By Devik Jain and Amal S
-Britain’s export-heavy FTSE 100 ended lower on Thursday weighed by a strengthening pound and concerns over slowing economic growth, while easyJet’s share sale plan sent the British airline to the bottom of the mid-cap index.
The blue-chip index ended down 1.0%, recording its worst session in three weeks with consumer staple and pharmaceutical stocks weighing the most.
The domestically focused mid-cap FTSE 250 index fell 0.2%.
The FTSE 100, which jumped around 26% from October lows, is on course to end the week in the red as the rising spread of the Delta variant of coronavirus and supply chain issues raised worries of a slowdown in economic recovery.
“One thing investors hate is tax and taxing a market full of dividend darlings is a body blow for sentiment,” said Keith Temperton, sales trader at Forte Securities.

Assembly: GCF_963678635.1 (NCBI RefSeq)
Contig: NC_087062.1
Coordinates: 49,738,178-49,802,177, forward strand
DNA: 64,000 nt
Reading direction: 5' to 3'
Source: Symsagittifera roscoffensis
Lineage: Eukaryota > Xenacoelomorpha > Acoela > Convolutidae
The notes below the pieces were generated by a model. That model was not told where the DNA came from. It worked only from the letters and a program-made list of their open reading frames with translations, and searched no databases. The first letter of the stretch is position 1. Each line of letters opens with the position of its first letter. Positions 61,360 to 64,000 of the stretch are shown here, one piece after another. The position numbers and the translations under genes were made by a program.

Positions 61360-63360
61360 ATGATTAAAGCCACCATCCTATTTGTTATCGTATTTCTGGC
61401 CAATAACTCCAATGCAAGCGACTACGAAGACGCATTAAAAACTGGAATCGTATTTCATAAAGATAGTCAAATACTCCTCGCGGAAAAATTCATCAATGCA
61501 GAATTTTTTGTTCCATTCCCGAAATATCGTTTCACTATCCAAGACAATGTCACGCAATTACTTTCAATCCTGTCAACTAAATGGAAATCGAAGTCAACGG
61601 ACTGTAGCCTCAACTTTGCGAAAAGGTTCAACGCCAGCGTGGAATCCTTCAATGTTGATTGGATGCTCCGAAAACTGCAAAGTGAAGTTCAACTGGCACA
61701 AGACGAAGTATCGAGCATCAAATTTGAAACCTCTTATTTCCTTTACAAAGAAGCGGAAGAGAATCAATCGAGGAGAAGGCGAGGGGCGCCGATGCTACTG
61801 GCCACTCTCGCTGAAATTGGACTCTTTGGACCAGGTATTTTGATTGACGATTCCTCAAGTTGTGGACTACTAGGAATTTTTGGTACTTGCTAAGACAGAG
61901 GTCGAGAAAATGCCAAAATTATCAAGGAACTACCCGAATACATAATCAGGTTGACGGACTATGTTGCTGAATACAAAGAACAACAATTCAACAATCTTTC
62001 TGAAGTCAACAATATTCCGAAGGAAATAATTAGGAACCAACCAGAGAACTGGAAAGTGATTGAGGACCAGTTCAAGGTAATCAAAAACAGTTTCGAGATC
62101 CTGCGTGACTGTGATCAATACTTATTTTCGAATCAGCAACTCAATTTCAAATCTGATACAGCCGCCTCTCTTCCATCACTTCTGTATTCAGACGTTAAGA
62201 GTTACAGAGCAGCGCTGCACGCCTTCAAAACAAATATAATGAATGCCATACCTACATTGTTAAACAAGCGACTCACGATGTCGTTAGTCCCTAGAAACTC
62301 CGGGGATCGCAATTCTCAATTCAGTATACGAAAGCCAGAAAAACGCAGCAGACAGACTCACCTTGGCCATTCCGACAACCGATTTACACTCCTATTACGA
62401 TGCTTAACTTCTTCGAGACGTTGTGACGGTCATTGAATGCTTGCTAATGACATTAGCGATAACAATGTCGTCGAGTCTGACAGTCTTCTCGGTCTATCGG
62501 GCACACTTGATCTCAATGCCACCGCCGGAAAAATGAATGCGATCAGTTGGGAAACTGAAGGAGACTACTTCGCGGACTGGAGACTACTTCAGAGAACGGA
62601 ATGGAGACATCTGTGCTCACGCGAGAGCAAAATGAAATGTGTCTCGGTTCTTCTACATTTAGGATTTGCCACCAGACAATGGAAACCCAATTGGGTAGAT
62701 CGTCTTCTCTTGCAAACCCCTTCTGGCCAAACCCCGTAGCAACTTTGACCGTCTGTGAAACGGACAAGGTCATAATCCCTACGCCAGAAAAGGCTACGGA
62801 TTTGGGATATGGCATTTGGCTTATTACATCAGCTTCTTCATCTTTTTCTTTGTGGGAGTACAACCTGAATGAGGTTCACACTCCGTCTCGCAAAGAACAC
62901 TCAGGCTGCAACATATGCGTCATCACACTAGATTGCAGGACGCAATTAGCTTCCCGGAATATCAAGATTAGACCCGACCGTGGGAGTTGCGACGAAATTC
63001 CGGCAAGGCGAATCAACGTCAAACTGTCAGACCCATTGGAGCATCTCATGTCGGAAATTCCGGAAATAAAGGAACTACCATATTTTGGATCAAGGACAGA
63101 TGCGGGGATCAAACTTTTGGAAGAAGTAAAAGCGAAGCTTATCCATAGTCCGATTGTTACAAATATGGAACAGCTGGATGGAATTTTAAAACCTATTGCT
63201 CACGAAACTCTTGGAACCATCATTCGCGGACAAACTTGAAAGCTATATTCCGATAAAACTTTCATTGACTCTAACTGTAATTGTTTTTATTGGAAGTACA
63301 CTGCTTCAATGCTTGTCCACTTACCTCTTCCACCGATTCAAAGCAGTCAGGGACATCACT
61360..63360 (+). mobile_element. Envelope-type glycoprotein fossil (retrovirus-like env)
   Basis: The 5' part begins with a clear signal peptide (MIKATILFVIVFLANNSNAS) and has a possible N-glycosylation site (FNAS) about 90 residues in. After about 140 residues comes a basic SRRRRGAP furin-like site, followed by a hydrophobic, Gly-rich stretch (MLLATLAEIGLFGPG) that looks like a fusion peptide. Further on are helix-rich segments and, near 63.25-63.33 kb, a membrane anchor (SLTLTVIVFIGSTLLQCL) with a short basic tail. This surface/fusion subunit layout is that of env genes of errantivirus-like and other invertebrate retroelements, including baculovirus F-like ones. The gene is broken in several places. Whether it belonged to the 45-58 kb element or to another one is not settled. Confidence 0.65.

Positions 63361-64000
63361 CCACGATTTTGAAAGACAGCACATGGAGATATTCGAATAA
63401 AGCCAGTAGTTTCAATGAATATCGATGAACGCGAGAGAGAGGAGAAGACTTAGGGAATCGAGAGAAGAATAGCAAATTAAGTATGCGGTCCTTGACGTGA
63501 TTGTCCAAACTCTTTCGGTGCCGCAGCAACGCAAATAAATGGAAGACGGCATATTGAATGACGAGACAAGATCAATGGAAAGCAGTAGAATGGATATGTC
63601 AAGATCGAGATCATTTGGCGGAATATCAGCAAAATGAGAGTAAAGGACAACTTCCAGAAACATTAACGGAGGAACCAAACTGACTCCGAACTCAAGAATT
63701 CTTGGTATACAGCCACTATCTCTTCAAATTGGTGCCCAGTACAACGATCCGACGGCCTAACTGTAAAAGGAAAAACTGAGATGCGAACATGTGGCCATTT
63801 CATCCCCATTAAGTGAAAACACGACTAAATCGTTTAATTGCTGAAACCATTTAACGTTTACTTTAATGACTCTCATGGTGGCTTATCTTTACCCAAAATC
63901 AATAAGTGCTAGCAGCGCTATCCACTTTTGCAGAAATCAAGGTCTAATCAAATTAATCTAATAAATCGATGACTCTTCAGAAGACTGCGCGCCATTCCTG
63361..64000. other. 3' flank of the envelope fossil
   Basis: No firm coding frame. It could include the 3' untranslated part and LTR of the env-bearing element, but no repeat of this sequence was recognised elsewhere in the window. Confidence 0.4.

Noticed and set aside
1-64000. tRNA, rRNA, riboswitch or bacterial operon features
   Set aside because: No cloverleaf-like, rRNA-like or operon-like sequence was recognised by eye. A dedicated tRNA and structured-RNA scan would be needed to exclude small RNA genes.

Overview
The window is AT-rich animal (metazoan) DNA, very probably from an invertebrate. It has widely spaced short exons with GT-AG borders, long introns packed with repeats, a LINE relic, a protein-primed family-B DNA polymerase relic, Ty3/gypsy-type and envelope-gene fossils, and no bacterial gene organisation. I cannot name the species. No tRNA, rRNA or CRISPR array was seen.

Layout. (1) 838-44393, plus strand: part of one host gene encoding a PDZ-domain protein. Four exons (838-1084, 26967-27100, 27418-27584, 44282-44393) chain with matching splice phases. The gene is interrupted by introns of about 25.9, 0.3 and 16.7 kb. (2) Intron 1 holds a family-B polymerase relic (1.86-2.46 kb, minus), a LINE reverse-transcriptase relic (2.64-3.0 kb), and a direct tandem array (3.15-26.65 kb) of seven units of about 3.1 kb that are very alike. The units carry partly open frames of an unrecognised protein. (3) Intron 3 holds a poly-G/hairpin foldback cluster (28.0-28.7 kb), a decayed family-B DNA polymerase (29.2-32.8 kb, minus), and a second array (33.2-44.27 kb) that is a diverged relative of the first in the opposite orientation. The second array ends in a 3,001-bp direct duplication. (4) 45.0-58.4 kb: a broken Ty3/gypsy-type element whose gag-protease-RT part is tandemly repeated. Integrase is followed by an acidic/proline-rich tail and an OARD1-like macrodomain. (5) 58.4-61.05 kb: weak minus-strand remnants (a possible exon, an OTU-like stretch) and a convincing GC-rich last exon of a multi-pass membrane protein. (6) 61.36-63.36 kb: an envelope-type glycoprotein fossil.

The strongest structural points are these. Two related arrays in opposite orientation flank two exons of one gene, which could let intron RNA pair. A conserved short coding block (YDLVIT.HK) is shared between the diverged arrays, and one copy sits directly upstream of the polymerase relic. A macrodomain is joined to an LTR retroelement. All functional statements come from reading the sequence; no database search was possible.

“I think that’s the overriding reason for stocks being lower today and that will be a driver for the performance going forward as well.”
Earlier this week, British Prime Minister Boris Johnson set out plans to raise taxes on shareholder dividends to try to fix a health and social care funding crisis.
Dollar-earning consumer staples stocks, including Unilever, British American Tobacco and Imperial Brands, shed between 1.4% and 1.6% on a stronger pound.
“And a big negative there is also a pretty strong pound,” Temperton said.
Meanwhile, the European Central Bank signalled it will only slightly reduce its emergency bond purchases over the coming quarter.
easyJet fell 10.2% after the British airline said it rejected a takeover offer and would raise $1.7 billion from shareholders to fund its pandemic recovery and expand operations.
Genus slid 7.6% as Peel Hunt downgraded the livestock genetics firm’s stock to “hold” from “buy” after it missed annual profit estimates.